The D2 Team Comments on D3

We were all very excited by the announcement of Diablo III, and almost everyone thinks the game looks great (some graphics quibbles aside), but not everyone knows that the D3 team is almost entirely new to the series; very few of the guys who worked on D2 or D2X are working on D3, and none of the original creators of the franchise are still employed at Blizzard.

The new D3 team is undoubtedly skilled, and the game seems to be coming along very well, but with the announcement we were curious; how did the old D1/D2/D2X team members feel, seeing the project proceed without them? There had to be some mixed emotions, seeing their baby steered in a new direction by a whole new crew?

We’ve talked to a number of guys on the D2 crew, and while no one had anything bad to say about D3, and everyone had a lot to say about their mixed emotions now, only two of them would go on the record. We’ve already posted the short note Max Schaefer sent us, and now here’s a longer, much more detailed reply from Ben Boos.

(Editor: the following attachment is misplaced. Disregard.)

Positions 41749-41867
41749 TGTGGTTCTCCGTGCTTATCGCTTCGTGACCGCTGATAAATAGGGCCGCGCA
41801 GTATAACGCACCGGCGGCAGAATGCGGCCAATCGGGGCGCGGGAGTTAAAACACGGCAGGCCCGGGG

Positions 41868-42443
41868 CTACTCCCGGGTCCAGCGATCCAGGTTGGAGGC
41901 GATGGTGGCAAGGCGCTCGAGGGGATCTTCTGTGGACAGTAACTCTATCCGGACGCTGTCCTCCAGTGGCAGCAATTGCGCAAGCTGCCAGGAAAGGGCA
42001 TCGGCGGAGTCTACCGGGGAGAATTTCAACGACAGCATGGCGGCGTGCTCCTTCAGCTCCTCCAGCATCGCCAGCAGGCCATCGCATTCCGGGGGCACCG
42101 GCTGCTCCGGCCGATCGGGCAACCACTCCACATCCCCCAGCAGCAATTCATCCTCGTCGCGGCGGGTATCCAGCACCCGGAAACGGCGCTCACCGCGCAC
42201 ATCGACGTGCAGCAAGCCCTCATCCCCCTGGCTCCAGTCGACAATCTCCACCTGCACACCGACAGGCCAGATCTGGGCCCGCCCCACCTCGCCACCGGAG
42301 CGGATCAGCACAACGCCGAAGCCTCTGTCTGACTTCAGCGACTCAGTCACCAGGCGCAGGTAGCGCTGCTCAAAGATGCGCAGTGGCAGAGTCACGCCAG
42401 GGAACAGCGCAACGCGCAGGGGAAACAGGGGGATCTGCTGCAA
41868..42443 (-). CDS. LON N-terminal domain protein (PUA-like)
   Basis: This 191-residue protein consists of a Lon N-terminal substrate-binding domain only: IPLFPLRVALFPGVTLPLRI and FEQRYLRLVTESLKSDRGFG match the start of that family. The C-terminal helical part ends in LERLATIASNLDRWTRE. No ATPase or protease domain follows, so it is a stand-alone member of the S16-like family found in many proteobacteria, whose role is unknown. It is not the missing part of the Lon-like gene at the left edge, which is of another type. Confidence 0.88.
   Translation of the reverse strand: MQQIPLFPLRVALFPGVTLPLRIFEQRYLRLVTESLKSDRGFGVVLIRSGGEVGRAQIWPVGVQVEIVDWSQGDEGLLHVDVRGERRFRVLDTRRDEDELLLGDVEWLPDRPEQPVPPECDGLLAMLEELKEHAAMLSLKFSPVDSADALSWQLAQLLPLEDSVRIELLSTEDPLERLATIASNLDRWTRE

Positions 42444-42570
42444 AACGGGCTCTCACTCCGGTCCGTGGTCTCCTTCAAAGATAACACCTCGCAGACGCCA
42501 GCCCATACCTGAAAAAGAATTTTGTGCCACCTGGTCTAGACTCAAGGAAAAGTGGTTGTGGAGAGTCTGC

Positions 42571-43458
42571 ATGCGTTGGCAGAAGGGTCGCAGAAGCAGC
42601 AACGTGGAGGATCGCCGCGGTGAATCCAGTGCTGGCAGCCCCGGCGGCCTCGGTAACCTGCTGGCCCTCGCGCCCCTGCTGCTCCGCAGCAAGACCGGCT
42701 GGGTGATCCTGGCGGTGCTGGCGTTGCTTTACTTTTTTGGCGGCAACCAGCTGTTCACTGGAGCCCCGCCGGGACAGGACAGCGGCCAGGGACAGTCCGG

Ben worked on D2, D2X, (sample of his art here) and D3 (when it was under development at Blizzard North), moved to Flagship Studios for a time, and is now (temporarily?) out of the gaming industry and doing very well in his new career as an author/illustrator. We’ll have more about Ben’s first book later this year, but for now here’s the brief bio he wrote up, and his answers to our interview questions: